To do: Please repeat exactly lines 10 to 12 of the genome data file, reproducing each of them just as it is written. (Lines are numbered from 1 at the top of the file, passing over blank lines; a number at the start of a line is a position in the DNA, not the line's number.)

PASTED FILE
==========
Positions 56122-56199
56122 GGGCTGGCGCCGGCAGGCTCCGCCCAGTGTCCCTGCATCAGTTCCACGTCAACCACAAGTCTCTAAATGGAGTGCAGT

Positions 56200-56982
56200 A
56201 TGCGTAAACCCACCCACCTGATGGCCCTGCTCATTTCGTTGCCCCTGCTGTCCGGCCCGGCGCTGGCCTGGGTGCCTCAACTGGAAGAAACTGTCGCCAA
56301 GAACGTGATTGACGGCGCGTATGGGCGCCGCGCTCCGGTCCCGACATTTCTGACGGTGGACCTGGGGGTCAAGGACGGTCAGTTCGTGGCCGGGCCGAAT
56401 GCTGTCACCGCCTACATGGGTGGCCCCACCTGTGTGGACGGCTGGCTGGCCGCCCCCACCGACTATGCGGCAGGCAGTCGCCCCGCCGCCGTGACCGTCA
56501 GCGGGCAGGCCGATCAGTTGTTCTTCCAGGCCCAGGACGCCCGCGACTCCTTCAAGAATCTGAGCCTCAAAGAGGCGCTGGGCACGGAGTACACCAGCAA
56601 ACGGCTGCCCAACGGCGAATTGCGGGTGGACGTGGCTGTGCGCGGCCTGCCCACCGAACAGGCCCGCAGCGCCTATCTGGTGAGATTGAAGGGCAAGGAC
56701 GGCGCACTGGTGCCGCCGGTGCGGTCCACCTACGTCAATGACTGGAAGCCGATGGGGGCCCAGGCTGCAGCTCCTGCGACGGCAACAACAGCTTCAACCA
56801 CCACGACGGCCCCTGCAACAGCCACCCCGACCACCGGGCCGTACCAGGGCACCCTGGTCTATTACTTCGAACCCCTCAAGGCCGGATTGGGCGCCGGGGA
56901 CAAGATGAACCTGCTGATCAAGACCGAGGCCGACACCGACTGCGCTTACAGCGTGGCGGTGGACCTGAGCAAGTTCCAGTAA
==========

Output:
56701 GGCGCACTGGTGCCGCCGGTGCGGTCCACCTACGTCAATGACTGGAAGCCGATGGGGGCCCAGGCTGCAGCTCCTGCGACGGCAACAACAGCTTCAACCA
56801 CCACGACGGCCCCTGCAACAGCCACCCCGACCACCGGGCCGTACCAGGGCACCCTGGTCTATTACTTCGAACCCCTCAAGGCCGGATTGGGCGCCGGGGA
56901 CAAGATGAACCTGCTGATCAAGACCGAGGCCGACACCGACTGCGCTTACAGCGTGGCGGTGGACCTGAGCAAGTTCCAGTAA